Electricity generation in the country has been hovering between 3,000MW and 4,000 MW as a result of gas constraints, transmission line issues and low demand by electricity distribution companies.
Latest data obtained from the Nigeria Electricity System Operator showed that 3,617.5MW was generated as of 6.00 am on Wednesday, slightly higher than the 3,501MW produced the previous day.
The system operator put the nation’s installed generation capacity at 12,910.40MW; available capacity at 7,652.60MW; transmission wheeling capacity at 8,100MW; and the peak generation ever attained at 5,375MW.
The nation generates the bulk of its electricity from gas-fired power plants, while output from hydropower plants makes up about 30 per cent of the total.
The Minister of Power, Mr Sale Mamman, said in December that the Discos had not been distributing all the power wheeled to them on the pretence that the consumers were unable to pay for the power.
This, he said, necessitated the huge Federal Government’s subsidy intervention in the power sector by paying the generation companies for undistributed power.
He said the huge subsidy was an overbearing burden on the government, adding that over 2,000MW of electricity was not being distributed due to the failure of the distribution chain.
The distribution and generation companies carved out of the defunct Power Holding Company of Nigeria were handed over to private investors on November 1, 2013, following the privatisation of the power sector.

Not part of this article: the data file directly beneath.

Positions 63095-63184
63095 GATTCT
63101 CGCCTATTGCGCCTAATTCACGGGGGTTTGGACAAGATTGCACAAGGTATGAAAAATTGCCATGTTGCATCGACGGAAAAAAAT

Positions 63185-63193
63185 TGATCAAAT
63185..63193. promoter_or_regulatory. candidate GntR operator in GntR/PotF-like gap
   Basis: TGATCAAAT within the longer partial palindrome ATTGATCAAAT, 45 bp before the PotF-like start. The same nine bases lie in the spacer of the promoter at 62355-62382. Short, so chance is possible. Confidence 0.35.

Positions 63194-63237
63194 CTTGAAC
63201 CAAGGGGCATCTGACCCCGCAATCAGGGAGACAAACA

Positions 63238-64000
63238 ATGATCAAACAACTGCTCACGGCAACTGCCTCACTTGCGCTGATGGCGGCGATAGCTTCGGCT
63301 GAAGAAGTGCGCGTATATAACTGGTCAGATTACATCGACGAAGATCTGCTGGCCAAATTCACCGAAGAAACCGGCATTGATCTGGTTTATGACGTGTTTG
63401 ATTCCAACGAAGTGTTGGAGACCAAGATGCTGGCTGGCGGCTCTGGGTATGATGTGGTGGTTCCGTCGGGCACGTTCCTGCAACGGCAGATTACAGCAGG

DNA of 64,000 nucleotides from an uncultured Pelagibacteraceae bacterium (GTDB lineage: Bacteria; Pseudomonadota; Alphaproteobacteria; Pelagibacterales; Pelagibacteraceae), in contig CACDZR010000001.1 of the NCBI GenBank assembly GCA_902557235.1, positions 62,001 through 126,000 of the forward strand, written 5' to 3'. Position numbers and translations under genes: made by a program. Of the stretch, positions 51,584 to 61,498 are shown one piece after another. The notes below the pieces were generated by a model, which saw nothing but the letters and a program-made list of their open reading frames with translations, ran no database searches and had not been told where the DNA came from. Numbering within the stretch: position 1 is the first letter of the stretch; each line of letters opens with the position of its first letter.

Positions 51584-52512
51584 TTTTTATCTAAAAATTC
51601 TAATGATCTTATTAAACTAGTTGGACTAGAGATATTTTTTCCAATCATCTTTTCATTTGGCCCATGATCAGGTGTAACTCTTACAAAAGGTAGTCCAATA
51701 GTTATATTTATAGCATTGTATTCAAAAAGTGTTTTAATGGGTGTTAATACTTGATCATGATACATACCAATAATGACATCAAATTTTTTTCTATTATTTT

More than six years after the privatisation, the investors who took over the power firms that emerged after the unbundling of the Power Holding Company of Nigeria are still grappling with the old problems in the sector.
The sector is plagued with problems of gas supply shortages, limited distribution networks, limited transmission line capacity, huge metering gap, electricity theft, and high technical and commercial losses, among others.
The financial viability of the Nigerian electricity supply industry remains the most significant challenge threatening the sustainability of the power sector, according to the Nigerian Electricity Regulatory Commission.
The national grid, which is still fully owned and operated by the government, has continued to suffer system collapse over the years amid a lack of spinning reserve that is meant to forestall such occurrences.
Spinning reserve is the generation capacity that is online but unloaded and that can respond within 10 minutes to compensate for generation or transmission outages.